After independence one of the main differences between Anglophone and Francophone Africa was how enduring the cultural and economic ties would be. The French were much better, unsurprisingly, at preserving a neo-colonialist structure. Most of French West Africa was led by men who were Francophiles like Félix Houphouët-Boigny of Côte d’Ivoire or Léopold Senghor of Senegal. While Nkrumah and Kenyatta had different economic world-views, they were both weary of any lingering British influence in their country. France managed to preserve its influence over most of West and Equatorial Africa through a regime referred to as Françafrique. The majority of French-speaking African countries use the CFA franc which required member countries to hold large reserves of francs and outsource their monetary policy to France. Even today the telecoms, finance, and retail industries of French West Africa are dominated by French firms. Leaders that flirted to closely with American firms or Soviet aid were liable to suffer from economic punishments or coups. France launched more than 40 military interventions in French West Africa, mainly during the cold war. The machinations of international relations led to particularly brutal consequences for the Congo.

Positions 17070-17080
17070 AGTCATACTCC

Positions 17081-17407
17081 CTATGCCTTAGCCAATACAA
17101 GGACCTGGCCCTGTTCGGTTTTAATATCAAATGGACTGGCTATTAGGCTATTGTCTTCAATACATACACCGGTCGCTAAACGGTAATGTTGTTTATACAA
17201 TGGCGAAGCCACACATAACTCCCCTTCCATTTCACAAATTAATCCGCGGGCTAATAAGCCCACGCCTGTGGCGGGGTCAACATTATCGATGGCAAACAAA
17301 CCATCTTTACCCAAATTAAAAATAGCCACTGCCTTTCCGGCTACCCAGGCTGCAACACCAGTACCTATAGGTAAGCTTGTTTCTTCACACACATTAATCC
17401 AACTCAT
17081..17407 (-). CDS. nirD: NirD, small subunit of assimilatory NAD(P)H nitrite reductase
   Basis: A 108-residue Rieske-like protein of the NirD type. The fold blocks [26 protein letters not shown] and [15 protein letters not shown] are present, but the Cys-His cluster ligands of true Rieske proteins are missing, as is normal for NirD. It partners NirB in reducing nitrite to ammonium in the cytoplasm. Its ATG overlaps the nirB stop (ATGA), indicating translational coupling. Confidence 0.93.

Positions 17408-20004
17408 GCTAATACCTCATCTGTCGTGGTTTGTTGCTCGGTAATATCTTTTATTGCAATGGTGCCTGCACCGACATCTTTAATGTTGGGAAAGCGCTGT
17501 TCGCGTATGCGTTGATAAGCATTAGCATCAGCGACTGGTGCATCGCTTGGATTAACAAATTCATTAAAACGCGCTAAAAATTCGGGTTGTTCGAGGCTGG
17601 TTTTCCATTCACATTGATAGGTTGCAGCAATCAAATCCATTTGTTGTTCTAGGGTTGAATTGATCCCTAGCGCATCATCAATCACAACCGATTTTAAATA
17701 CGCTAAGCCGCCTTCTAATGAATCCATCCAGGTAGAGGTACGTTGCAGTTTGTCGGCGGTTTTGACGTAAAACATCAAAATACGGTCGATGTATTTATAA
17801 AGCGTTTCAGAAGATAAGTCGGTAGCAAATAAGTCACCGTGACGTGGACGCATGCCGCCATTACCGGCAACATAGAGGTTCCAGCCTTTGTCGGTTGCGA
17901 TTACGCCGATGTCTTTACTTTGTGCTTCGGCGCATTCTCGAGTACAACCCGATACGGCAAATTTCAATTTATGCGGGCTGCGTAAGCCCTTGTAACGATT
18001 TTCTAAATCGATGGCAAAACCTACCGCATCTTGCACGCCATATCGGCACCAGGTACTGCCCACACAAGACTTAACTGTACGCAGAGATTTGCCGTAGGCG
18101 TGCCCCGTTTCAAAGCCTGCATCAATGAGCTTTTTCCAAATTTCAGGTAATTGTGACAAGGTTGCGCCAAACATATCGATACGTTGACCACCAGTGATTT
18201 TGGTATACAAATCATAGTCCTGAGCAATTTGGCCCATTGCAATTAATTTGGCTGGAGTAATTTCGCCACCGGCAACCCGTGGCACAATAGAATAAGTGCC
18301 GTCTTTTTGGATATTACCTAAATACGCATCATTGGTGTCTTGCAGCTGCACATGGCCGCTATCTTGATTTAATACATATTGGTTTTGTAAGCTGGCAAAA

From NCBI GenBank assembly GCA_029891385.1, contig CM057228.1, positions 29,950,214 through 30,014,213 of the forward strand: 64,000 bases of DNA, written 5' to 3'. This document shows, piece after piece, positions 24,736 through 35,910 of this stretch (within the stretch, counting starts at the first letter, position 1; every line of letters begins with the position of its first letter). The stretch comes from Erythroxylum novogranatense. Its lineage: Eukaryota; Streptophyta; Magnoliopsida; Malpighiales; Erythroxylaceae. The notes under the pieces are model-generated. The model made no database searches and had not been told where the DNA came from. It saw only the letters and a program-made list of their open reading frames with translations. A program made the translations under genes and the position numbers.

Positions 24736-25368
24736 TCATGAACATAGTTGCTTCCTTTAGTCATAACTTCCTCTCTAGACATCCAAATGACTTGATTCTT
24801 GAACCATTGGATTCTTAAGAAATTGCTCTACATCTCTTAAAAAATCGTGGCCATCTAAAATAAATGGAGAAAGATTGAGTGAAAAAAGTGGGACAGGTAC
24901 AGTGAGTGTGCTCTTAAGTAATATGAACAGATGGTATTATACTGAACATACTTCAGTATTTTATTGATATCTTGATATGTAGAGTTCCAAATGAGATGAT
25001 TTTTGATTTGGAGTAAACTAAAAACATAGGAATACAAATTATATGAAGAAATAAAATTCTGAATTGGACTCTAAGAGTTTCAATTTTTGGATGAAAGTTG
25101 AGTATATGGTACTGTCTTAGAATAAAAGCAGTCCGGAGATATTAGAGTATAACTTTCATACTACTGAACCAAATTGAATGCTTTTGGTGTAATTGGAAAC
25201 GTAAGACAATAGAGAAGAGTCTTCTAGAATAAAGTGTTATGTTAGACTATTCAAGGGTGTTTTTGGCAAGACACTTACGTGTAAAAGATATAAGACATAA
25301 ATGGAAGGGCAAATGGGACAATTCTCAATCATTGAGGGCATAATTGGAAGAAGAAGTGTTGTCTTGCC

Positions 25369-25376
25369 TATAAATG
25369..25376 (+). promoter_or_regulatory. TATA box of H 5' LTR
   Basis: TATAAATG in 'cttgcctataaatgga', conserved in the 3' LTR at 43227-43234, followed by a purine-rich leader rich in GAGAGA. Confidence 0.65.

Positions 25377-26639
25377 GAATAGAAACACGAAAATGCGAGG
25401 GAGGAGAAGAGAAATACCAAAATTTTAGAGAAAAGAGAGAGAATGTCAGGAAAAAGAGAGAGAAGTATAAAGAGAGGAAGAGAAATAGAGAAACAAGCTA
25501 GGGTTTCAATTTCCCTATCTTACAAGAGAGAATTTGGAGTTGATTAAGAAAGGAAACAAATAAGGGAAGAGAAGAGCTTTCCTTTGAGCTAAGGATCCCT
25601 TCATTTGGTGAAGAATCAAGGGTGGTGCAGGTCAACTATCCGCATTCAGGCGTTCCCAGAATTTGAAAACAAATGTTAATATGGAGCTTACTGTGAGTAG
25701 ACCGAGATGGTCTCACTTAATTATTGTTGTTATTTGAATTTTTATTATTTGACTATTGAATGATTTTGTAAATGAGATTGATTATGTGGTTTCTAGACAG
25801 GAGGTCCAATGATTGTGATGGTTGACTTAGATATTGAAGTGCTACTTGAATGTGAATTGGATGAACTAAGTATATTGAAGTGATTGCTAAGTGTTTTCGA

The elimination of Lumumba signalled the splitting of the Congo into four different administrations: namely Leopoldville, where the College of Commissioners governed in the name of the Congo; Stanleyville, where the provincial government provided a home for the government-in-exile of Antoine Gizenga; Elizabethville, with Moïse Tshombe claimed to be the leader of an independent Katanga; and Bakwanga, where Kalonji went on to declare himself king. The first two regimes remained attached to the idea of the Congo, whereas the second two insisted that it was consigned to history. The reconstitution of the Congo, in relatively short order, has everything to do with the same external forces which had eliminated Lumumba.
African Economic Policy
At independence almost all African countries placed themselves within the non-aligned movement; adopting a de jure policy of neutrality in the Cold War battle between Communism and Capitalism. However most countries were still categorized as either following development policies of either a capitalist or socialist vision. While the socialist economies generally performed worse that their capitalist counterparts for the first two decades there were still interesting differences within the socialist economic world view. Nugent spends a good deal of time contrasting the two English-speaking colonies of Tanzania and Ghana. Tanzania pursued an indigenous policy of African Socialism or ujamaa. Nyerere’s vision was that of happy and honest peasants working in collective ujamaa villages. After a voluntary collectivization (naturally) failed to draw in villagers, the state resorted to more coercive measures. In order to avoid government sanction, peasants would put in a token amount of work on collective farms and then spend the rest of their time on their own plots of land. The result was a collapse in agricultural output and Tanzania went from being a net exporter to a net importer of food. While Nkrumah was also interested in charting a uniquely African way socialist development, he considered industrialization as the key for Ghana to escape poverty.